In a huge ballroom at a Buenos Aires cellar, the tables have been piled. On the orchestra stage, the piano lid is shut close to unplugged speakers and conjure pictures of tango celebrities.

The empty, shadowy dance floor in the Viruta Tango Club is a sign of the pandemic-induced crisis facing musicians and dancers of the art form known for close physical contact and measuring partners.

Like other venues of its kind, the Viruta club has been closed since March 8, 2020, around the time which Argentine authorities decreed a strict quarantine in hopes of decreasing the spread of COVID-19. The club used to host tens of thousands of tango dancers between Wednesday and Sunday.

“For those of us who make a living out of tango, our self-esteem is about the floor,” said Horacio Godoy, a dancer, historian and team organizer who walked across the Viruta dance hall, which, once in full swing, recreated the atmosphere of the 1940s era when tango became a popular amusement.

“We’re more emotionally than financially bankrupt,” Godoy said.

Equally damaging has been the closing of borders, preventing the coming of tourists, the main source of financing for your local tango industry. Tango tours abroad have also been pinpointed as Argentina continues to endure high coronavirus caseloads over a year following the pandemic began. There have been more than 80,000 confirmed deaths from COVID-19 in the country.

Godoy, that earns a little money by instructing virtual tango courses to foreigners, said that capital for dancers and musicians in the mayor’s office are not enough to pay for expenses at the Viruta club. Of 18 employees, only three have kept their jobs.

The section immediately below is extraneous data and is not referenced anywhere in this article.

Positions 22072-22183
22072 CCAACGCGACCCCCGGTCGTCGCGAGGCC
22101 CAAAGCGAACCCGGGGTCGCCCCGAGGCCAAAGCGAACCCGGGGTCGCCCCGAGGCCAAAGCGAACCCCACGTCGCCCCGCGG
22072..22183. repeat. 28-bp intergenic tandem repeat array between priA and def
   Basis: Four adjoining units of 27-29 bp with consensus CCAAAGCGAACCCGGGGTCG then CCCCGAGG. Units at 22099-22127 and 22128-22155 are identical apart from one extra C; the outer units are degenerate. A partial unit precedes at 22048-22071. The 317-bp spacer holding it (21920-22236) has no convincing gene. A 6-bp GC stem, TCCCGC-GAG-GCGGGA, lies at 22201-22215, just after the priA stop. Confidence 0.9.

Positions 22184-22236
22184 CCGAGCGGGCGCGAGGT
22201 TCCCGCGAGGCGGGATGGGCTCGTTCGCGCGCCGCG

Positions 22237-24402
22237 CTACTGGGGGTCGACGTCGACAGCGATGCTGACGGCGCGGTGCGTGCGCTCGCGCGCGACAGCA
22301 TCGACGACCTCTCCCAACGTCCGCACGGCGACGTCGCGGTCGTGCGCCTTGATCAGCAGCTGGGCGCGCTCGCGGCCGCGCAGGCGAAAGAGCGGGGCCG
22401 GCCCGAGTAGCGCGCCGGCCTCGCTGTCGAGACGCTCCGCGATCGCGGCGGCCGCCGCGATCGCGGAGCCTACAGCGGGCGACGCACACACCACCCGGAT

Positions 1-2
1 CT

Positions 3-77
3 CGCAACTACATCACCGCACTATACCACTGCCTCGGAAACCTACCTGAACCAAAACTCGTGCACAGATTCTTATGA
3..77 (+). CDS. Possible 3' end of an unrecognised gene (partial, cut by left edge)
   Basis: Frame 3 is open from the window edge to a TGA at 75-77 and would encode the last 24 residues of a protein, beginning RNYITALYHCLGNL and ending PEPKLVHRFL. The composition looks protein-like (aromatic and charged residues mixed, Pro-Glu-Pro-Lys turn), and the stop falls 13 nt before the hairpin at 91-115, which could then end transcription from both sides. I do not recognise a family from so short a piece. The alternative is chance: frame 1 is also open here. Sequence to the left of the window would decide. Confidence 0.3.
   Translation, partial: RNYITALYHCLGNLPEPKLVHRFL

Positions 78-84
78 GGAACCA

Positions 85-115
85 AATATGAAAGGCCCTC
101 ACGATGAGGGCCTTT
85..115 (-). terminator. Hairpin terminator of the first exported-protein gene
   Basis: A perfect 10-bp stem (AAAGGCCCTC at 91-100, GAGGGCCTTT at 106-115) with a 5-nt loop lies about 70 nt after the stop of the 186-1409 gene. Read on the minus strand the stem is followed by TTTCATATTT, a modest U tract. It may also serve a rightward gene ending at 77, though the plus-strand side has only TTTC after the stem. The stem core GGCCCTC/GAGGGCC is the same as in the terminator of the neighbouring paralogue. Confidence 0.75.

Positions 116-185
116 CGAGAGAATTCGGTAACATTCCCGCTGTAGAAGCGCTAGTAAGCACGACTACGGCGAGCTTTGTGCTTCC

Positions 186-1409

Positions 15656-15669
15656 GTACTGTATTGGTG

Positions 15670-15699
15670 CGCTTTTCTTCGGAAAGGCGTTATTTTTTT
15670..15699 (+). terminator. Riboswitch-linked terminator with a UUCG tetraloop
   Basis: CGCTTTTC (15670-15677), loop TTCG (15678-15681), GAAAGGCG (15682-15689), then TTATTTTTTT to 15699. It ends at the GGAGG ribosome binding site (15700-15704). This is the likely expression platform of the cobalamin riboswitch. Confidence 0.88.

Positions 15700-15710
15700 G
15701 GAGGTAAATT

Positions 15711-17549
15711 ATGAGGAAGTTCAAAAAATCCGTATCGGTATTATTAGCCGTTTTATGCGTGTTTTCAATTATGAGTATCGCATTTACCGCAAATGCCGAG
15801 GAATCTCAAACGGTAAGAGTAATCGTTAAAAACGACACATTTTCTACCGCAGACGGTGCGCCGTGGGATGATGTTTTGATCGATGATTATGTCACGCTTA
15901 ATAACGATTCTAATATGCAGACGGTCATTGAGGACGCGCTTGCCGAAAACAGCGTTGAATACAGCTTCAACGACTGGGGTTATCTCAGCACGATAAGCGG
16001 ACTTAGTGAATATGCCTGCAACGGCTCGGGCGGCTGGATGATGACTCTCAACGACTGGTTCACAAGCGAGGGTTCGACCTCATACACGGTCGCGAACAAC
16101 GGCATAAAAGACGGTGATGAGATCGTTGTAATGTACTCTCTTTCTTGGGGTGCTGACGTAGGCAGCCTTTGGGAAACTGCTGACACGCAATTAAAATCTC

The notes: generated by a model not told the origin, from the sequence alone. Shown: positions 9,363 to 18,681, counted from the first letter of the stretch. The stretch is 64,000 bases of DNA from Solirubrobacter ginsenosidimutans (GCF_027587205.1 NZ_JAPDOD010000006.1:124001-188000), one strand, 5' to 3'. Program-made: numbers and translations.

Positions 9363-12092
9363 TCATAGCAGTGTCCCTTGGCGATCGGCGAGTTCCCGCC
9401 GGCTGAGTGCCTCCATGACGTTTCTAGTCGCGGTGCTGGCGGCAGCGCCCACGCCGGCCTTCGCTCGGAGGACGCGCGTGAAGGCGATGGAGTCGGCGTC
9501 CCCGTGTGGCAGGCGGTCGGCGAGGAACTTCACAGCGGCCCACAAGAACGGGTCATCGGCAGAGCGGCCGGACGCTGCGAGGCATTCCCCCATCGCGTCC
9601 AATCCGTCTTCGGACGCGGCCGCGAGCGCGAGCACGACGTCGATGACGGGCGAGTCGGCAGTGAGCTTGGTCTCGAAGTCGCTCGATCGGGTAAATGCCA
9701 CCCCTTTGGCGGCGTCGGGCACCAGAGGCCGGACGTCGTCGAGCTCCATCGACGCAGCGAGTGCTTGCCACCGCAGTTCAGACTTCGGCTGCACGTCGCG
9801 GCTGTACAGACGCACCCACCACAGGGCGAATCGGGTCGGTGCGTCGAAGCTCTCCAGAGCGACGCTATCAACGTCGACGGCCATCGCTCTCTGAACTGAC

“The town of Buenos Aires can’t offer history like Rome and Paris. It does not have a shore to offer like from the Caribbean. It doesn’t have gastronomy on offer like Italy. It doesn’t have waterfalls or glaciers. The city of Buenos Aires has tango,” he explained.

According to the Federal Assembly of Tango Workers, the cultural mainstay had employed several 7,000 individuals throughout Argentina. But between 2020 and this year, some 40 tango clubs out of a total of 200 in Buenos Aires have closed permanently.

Ahead of the pandemic, there were approximately 40 tango apparel and footwear companies and presently a dozen survive, the group stated.

Although it’s a symbol of Argentine culture, tango doesn’t receive any specific subsidies.

“There were never public policies created for tango, so that’s why we are so vulnerable.”

Mora Godoy, who educated tango actions to Barack Obama and received standing ovations for her global performances, has had to close her dance school.